• Just plug it in and your house is covered.
  • Great in areas where the power grid is at risk.
  • Brown outs, overloading.
  • Faults, human error, vehicle vs power pole.
  • Natural causes, earthquakes, Extreme weather, storms, snow, hurricanes, and wind.

*The fuse board version covers all that, and total circuit protection.

  • Great for multi dwelling units such as bedsits, motels
  • a good electrician can install in less than an hour and that’s it, add bulbs anywhere you choose.
  • Covers some legal requirements for a hard wired emergency lighting system that require individual fuse coverage.
's video poster


How many bulbs will I need?

Order 100 so you have spares, seriously though, it will vary, one may be enough for very small places. Generally the lights you leave on at night while you sleep is a good general minimum for your home.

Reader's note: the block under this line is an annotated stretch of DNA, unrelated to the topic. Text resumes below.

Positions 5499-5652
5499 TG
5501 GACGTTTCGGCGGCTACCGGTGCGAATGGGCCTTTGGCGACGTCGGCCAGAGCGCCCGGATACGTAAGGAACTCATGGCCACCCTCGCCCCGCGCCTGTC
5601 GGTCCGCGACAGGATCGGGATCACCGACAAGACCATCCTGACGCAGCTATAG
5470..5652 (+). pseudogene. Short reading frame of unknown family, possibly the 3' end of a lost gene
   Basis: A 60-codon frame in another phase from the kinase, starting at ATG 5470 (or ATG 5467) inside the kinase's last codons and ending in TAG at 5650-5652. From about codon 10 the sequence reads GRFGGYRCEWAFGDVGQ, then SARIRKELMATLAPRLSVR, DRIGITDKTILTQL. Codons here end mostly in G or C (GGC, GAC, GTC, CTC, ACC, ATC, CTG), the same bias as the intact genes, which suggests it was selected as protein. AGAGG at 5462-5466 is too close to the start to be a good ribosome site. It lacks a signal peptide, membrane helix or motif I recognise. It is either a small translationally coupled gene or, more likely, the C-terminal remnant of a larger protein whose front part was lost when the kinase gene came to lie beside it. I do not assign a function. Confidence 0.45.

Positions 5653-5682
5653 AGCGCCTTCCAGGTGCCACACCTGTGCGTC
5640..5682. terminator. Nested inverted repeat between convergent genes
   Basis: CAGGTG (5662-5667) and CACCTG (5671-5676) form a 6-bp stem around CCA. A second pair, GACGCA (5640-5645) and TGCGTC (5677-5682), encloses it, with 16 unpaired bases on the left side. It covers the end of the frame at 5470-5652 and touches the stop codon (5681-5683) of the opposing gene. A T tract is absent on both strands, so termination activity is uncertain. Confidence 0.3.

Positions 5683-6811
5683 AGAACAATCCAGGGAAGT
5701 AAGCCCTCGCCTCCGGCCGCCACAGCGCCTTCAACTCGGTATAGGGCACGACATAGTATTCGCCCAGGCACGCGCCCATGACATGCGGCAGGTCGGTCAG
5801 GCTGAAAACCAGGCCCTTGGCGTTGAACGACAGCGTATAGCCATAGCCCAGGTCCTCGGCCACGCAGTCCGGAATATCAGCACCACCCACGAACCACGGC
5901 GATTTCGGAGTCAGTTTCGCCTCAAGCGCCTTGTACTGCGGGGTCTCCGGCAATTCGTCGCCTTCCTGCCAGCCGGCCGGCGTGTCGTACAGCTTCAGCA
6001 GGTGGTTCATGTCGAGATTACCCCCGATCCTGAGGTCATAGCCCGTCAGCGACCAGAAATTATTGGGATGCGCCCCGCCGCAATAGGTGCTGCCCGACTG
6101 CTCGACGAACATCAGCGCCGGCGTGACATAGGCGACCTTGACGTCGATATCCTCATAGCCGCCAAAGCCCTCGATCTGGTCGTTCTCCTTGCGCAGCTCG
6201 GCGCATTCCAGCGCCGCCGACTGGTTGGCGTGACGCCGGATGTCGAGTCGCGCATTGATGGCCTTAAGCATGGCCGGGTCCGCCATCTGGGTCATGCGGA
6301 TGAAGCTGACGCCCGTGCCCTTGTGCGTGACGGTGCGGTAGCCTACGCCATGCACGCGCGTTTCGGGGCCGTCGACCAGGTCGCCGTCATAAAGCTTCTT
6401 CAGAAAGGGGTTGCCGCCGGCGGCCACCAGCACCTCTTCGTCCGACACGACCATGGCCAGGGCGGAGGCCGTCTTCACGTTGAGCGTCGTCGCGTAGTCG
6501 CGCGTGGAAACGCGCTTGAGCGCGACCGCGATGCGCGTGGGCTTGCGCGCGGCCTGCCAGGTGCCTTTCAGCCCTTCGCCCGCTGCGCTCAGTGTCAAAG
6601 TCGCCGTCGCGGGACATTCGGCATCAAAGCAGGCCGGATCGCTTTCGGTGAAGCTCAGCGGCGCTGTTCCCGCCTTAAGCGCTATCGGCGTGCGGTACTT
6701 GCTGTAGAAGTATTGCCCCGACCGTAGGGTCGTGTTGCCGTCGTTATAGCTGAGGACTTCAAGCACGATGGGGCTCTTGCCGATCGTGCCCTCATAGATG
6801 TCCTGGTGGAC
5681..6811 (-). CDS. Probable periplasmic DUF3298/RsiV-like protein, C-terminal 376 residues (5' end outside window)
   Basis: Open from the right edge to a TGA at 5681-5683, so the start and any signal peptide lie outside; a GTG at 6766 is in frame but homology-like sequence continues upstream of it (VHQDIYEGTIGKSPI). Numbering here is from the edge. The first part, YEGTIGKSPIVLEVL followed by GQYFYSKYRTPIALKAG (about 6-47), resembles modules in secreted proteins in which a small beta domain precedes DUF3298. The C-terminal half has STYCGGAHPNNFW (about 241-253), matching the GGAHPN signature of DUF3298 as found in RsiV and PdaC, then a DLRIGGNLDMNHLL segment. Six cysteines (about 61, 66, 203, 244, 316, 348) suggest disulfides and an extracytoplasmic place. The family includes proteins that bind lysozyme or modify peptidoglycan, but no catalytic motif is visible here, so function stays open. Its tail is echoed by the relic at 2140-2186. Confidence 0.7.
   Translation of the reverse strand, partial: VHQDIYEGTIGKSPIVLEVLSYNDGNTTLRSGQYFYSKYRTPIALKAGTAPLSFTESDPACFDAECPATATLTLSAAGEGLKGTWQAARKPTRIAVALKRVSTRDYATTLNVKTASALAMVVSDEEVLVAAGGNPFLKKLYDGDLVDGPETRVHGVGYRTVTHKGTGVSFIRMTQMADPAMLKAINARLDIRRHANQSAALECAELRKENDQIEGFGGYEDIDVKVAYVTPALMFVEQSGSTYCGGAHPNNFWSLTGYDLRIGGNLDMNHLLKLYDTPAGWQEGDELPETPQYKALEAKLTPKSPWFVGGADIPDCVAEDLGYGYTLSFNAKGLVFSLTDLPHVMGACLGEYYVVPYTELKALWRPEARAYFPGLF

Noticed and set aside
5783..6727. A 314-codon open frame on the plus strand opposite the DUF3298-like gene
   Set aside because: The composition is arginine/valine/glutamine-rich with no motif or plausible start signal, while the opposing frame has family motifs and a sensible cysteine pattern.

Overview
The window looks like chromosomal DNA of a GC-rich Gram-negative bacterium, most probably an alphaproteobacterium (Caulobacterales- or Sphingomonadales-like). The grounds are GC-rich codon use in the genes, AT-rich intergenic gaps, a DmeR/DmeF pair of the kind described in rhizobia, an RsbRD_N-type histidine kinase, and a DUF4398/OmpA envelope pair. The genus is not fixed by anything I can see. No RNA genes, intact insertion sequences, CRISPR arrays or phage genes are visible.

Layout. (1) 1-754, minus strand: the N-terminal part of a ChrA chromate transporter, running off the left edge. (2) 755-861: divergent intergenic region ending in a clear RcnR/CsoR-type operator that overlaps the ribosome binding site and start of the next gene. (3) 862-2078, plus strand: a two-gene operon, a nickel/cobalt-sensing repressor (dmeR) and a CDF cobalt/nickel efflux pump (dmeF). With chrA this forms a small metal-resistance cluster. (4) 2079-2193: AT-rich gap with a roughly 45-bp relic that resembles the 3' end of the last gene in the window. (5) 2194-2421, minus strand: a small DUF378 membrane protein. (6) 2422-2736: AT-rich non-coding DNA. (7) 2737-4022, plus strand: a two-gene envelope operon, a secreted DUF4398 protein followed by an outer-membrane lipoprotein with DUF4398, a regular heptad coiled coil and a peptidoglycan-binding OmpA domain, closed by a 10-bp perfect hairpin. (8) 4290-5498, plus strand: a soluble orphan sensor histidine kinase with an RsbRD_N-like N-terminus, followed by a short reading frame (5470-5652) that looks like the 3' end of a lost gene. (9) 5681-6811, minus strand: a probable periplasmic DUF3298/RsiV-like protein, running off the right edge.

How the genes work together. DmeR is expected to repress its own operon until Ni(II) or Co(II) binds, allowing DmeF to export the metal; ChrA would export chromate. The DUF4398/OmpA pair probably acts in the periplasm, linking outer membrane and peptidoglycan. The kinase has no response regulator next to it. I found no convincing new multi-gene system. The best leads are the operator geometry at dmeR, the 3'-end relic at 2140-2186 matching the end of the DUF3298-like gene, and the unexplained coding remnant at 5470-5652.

Safety, you need to consider places where safety may be a concern, stairways, bathrooms, kitchens, gas shut off valves, emergency/first aid kits, fire extinguishers, fuse boards, exits/entry’s, really scary rooms.

Peace of mind concerns. Children’s bedrooms, your own bedroom, babies, toilets.

Amount of use, if the bulb only gets 30 minutes mains time a week, the bulb probably doesn’t get enough use to justify an upgrade, plus as the batteries age, they may not get enough charge time to make them effective.

The batteries could be removed and just added if needed as the bulbs still work fine on the mains, or cluster bulbs in high use circuits and move them if required elsewhere.